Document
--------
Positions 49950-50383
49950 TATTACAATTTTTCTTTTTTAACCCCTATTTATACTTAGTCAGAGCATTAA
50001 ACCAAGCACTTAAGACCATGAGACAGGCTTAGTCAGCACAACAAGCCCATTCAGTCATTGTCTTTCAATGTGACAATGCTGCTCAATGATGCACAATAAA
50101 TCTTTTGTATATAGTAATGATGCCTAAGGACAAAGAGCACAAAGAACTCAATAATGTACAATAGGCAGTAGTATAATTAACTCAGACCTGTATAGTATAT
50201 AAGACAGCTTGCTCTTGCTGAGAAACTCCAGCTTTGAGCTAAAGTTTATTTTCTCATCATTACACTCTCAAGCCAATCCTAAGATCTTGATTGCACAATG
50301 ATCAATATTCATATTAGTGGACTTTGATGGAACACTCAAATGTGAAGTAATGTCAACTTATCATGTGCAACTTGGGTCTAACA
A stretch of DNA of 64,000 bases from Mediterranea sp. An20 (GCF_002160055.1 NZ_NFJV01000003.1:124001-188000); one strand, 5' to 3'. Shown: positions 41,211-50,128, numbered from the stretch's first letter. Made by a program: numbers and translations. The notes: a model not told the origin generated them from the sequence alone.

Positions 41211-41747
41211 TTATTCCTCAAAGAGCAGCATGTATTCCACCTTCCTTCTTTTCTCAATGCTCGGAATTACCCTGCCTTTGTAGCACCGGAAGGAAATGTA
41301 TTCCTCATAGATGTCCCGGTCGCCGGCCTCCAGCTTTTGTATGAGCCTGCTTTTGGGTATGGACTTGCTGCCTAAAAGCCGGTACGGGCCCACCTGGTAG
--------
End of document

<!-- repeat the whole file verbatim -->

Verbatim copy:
Positions 49950-50383
49950 TATTACAATTTTTCTTTTTTAACCCCTATTTATACTTAGTCAGAGCATTAA
50001 ACCAAGCACTTAAGACCATGAGACAGGCTTAGTCAGCACAACAAGCCCATTCAGTCATTGTCTTTCAATGTGACAATGCTGCTCAATGATGCACAATAAA
50101 TCTTTTGTATATAGTAATGATGCCTAAGGACAAAGAGCACAAAGAACTCAATAATGTACAATAGGCAGTAGTATAATTAACTCAGACCTGTATAGTATAT
50201 AAGACAGCTTGCTCTTGCTGAGAAACTCCAGCTTTGAGCTAAAGTTTATTTTCTCATCATTACACTCTCAAGCCAATCCTAAGATCTTGATTGCACAATG
50301 ATCAATATTCATATTAGTGGACTTTGATGGAACACTCAAATGTGAAGTAATGTCAACTTATCATGTGCAACTTGGGTCTAACA
A stretch of DNA of 64,000 bases from Mediterranea sp. An20 (GCF_002160055.1 NZ_NFJV01000003.1:124001-188000); one strand, 5' to 3'. Shown: positions 41,211-50,128, numbered from the stretch's first letter. Made by a program: numbers and translations. The notes: a model not told the origin generated them from the sequence alone.

Positions 41211-41747
41211 TTATTCCTCAAAGAGCAGCATGTATTCCACCTTCCTTCTTTTCTCAATGCTCGGAATTACCCTGCCTTTGTAGCACCGGAAGGAAATGTA
41301 TTCCTCATAGATGTCCCGGTCGCCGGCCTCCAGCTTTTGTATGAGCCTGCTTTTGGGTATGGACTTGCTGCCTAAAAGCCGGTACGGGCCCACCTGGTAG